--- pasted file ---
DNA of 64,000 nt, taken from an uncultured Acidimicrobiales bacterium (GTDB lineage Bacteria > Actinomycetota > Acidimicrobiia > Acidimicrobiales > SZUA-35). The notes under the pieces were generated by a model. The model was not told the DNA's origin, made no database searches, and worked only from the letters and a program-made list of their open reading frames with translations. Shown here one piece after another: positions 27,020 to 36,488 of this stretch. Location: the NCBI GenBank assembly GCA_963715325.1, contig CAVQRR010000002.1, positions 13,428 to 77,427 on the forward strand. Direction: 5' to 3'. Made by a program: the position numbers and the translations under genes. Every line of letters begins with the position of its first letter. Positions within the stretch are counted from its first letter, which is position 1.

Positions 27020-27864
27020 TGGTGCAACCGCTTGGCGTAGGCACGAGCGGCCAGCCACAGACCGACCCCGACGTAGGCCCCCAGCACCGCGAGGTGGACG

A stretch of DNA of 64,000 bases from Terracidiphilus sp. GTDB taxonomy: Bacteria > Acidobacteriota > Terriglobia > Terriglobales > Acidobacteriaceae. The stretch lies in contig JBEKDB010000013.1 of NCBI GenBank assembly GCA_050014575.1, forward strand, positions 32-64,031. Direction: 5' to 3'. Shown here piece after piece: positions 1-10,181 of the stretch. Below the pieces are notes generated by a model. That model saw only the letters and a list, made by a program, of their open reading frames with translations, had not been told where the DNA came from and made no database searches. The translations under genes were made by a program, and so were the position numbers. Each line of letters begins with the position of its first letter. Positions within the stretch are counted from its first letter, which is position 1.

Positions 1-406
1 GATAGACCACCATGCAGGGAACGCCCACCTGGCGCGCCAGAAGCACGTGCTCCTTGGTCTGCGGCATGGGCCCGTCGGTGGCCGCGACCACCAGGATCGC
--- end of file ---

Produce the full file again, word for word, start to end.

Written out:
DNA of 64,000 nt, taken from an uncultured Acidimicrobiales bacterium (GTDB lineage Bacteria > Actinomycetota > Acidimicrobiia > Acidimicrobiales > SZUA-35). The notes under the pieces were generated by a model. The model was not told the DNA's origin, made no database searches, and worked only from the letters and a program-made list of their open reading frames with translations. Shown here one piece after another: positions 27,020 to 36,488 of this stretch. Location: the NCBI GenBank assembly GCA_963715325.1, contig CAVQRR010000002.1, positions 13,428 to 77,427 on the forward strand. Direction: 5' to 3'. Made by a program: the position numbers and the translations under genes. Every line of letters begins with the position of its first letter. Positions within the stretch are counted from its first letter, which is position 1.

Positions 27020-27864
27020 TGGTGCAACCGCTTGGCGTAGGCACGAGCGGCCAGCCACAGACCGACCCCGACGTAGGCCCCCAGCACCGCGAGGTGGACG

A stretch of DNA of 64,000 bases from Terracidiphilus sp. GTDB taxonomy: Bacteria > Acidobacteriota > Terriglobia > Terriglobales > Acidobacteriaceae. The stretch lies in contig JBEKDB010000013.1 of NCBI GenBank assembly GCA_050014575.1, forward strand, positions 32-64,031. Direction: 5' to 3'. Shown here piece after piece: positions 1-10,181 of the stretch. Below the pieces are notes generated by a model. That model saw only the letters and a list, made by a program, of their open reading frames with translations, had not been told where the DNA came from and made no database searches. The translations under genes were made by a program, and so were the position numbers. Each line of letters begins with the position of its first letter. Positions within the stretch are counted from its first letter, which is position 1.

Positions 1-406
1 GATAGACCACCATGCAGGGAACGCCCACCTGGCGCGCCAGAAGCACGTGCTCCTTGGTCTGCGGCATGGGCCCGTCGGTGGCCGCGACCACCAGGATCGC